The dollar is destined for the ash heap of history.
Dollar bears insist that its days as the world’s primary reserve currency are numbered.
It’s reserve currencies like the dollar that facilitate international trade. The dollar replaced the British pound as the currency of choice after World War II.
Now, bears say that the official currency of the U.S. is on track for irrelevance.
But this is nothing new. Investors heard this story for years.
Back in the 1980s, the Japanese yen was in the wings. In recent years, the Chinese renminbi was the obvious successor.
In the last few weeks, something unexpected happened: The euro became the frontrunner to replace the dollar.
How the Euro Finally Caught up to the Dollar
As you can see in the chart below, the euro began soaring near the end of April this year. The dollar dropped more than 8% against the euro:
The Euro vs. the U.S. Dollar
The euro’s rally started as France and Germany worked on a €500 billion EU recovery fund. This fund offers grants to European Union (EU) members hit hardest by the coronavirus pandemic.
The EU plans to borrow money to finance the fund. This is the first time it is borrowing funds. In the past, individual nations borrowed and repaid their own debt.
This is also the first time the EU will offer grants to members. In the past, nations borrowed on their own.
French President Emmanuel Macron explained: “That’s a real change in philosophy. I believe this is a very deep transformation, and that’s what the European Union and the single market needed to remain coherent. It’s what the euro zone needs to remain united.”
This deal really transforms the EU. But more importantly, it makes the euro a potential dollar replacement.
Now, one reason that the dollar is the primary reserve currency is because it’s easy to hold. Central banks buy Treasury bonds with their dollars. With more than $21 trillion in Treasury bonds outstanding, there’s an almost unlimited supply of dollars available for central banks.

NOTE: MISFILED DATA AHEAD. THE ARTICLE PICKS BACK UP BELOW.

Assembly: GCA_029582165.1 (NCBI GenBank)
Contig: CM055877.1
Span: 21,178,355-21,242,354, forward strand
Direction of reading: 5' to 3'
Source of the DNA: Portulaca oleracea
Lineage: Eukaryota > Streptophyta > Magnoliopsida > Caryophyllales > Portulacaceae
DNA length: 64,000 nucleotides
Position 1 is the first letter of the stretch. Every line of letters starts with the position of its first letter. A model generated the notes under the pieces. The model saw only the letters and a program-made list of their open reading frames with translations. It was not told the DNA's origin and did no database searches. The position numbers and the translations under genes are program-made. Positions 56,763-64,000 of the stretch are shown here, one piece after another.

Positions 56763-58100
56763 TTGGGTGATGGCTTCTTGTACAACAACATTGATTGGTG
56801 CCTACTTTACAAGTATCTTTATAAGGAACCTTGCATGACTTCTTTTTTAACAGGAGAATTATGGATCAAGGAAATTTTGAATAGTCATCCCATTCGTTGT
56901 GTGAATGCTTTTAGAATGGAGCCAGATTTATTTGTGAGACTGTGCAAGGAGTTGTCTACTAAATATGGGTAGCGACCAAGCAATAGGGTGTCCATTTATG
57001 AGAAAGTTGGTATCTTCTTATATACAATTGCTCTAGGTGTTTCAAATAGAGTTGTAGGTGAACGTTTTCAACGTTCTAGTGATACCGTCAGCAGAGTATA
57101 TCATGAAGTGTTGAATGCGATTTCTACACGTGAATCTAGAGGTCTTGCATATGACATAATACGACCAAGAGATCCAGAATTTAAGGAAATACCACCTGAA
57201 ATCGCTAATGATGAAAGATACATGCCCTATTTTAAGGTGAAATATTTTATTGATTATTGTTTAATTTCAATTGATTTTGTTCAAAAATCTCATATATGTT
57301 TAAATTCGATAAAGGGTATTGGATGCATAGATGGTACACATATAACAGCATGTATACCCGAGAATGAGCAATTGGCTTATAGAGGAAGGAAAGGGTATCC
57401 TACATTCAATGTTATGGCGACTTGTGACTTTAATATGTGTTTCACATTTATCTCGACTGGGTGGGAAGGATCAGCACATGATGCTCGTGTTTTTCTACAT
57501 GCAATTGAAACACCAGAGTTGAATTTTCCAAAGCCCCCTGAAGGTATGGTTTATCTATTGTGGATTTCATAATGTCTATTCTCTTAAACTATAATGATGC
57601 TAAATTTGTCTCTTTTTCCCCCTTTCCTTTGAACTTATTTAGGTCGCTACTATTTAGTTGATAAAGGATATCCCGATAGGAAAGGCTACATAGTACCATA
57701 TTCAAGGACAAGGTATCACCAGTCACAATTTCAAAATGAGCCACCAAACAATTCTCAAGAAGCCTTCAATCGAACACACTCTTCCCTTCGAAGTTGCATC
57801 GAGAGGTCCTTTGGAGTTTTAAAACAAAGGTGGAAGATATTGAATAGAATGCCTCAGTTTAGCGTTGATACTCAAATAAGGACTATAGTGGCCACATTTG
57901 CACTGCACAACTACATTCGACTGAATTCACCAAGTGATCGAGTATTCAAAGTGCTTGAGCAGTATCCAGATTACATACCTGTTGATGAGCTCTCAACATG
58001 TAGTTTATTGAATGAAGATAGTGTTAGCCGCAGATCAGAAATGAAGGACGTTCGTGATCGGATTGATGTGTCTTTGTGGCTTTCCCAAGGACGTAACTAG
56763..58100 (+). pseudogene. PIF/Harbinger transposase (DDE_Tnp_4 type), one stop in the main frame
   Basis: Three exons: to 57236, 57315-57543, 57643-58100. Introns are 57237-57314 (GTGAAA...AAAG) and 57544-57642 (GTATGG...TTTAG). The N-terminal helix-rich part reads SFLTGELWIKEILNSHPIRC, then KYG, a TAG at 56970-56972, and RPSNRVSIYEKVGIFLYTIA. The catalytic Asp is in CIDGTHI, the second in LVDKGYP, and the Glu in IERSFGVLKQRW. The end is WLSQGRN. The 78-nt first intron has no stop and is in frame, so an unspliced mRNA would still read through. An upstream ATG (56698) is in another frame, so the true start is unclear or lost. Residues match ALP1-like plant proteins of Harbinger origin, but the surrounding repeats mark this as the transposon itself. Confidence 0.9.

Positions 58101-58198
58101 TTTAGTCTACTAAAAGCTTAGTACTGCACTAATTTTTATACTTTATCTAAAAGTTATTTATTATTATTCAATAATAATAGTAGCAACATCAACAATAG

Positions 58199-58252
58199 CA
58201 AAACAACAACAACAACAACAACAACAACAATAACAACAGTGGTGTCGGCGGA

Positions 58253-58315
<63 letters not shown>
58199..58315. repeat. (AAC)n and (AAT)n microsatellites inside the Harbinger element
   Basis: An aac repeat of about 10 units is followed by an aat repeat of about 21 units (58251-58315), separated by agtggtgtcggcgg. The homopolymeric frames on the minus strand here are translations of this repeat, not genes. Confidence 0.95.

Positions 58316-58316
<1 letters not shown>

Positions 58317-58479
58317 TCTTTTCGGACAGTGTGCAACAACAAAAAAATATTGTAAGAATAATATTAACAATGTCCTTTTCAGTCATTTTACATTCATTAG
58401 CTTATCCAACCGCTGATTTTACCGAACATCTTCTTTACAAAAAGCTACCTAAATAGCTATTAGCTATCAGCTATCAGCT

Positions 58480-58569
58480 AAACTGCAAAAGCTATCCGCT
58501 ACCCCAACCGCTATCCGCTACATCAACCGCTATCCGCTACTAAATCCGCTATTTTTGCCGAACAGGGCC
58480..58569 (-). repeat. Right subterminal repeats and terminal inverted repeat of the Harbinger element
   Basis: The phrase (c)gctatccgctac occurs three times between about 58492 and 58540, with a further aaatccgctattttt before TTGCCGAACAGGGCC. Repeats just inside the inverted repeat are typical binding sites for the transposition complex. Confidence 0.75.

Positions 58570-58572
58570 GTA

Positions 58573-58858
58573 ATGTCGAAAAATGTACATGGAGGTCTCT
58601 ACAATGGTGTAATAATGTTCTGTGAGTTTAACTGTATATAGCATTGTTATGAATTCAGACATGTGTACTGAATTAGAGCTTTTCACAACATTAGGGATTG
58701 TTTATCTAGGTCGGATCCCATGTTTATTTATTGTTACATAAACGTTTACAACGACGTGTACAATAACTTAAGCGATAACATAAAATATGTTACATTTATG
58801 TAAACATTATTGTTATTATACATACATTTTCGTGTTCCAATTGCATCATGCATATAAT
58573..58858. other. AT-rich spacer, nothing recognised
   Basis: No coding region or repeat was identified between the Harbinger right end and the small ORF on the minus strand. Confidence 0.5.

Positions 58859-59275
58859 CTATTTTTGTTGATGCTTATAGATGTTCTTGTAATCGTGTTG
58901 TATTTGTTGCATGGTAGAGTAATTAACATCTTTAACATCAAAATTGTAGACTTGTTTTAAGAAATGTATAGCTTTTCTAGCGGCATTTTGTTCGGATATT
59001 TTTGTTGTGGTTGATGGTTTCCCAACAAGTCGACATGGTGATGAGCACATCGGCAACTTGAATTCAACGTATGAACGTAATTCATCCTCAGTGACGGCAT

No other currency is backed by that many bonds.
With the recovery fund, however, the EU joins the debt market. Compared to the Treasury market, the initial issue is small. But in time, EU debt will grow.
As that happens, central banks can hold EU debt. This will pressure the dollar even more. It appears that the dollar is finally doomed.
Bad for the Dollar, Good for Stocks
What many fail to realize is that all this is actually good news for stock market investors in the U.S.
You see, history shows that large declines in a currency are bullish for stocks.
Research reveals that steep drops in currencies are generally buying opportunities.
In fact, local investors in those markets earned more than 48% on average in the year after the currency drop.
And because currencies tend to continue dropping, foreign investors earn about half as much as local investors.
Now that the dollar is dropping in this case, U.S. investors stand to profit the most.
Here at Smart Profits Daily, my colleagues and I are targeting some of the smartest profit-taking opportunities of the Great American Reset.
As we approach bullish waves ahead, I want to remind you that now is the time to stay informed and get ahead of the curve. So, watch for our investment insights daily. You won’t find them anywhere else.
Michael Carr, CMT, CFTe
Editor, Peak Velocity Trader